Where does the word “fanfare” come from and What does fanfare mean?

Nothing at all to do either with a fan or a fare, but, as still happens when we try to take a foreign word into our language, a syllable or two got lopped off the original word, some three centuries ago, and the meaning was altered.

That is, the original was the Spanish word fanfarria, meaning “bluster, presumption, haughtiness.”

And, because persons of that sort demand that notice be taken of them, their approach had to be announced by the blast of a trumpet or the like.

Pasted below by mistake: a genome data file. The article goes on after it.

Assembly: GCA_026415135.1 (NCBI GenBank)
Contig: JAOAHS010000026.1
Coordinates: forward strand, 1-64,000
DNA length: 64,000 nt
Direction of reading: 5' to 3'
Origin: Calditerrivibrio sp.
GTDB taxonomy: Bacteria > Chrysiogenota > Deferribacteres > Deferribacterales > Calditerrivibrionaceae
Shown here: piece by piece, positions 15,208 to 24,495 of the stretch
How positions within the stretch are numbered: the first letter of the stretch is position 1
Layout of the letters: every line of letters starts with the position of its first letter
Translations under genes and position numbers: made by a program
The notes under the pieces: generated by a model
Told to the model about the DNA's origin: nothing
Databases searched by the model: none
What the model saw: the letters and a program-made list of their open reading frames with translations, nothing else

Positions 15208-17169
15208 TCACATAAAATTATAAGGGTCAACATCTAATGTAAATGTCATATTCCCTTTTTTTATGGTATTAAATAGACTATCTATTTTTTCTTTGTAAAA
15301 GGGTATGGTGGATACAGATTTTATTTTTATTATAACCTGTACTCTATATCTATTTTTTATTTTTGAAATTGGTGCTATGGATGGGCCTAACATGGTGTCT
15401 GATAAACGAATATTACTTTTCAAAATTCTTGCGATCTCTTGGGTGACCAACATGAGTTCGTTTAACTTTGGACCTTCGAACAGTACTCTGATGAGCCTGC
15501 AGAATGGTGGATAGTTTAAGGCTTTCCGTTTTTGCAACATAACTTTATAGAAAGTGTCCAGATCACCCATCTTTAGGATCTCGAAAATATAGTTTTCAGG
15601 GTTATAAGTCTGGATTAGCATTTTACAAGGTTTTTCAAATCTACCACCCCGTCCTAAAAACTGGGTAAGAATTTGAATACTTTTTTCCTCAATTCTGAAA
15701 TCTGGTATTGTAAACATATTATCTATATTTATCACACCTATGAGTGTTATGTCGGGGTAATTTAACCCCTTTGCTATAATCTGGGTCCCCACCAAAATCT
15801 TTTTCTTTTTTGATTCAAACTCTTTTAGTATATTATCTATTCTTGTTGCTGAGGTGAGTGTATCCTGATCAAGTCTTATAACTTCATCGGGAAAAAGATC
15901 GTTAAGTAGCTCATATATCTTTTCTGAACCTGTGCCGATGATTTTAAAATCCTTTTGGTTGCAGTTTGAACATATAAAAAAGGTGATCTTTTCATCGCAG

So, in the progress of the Spanish term through French and into English, the word “fanfare” came to mean the flourish of a trumpet or the call of a bugle or a noisy demonstration.

About Karen Hill

Karen Hill is a freelance writer, editor, and columnist. Born in New York, her work has appeared in the Examiner, Yahoo News, Buzzfeed, among others.

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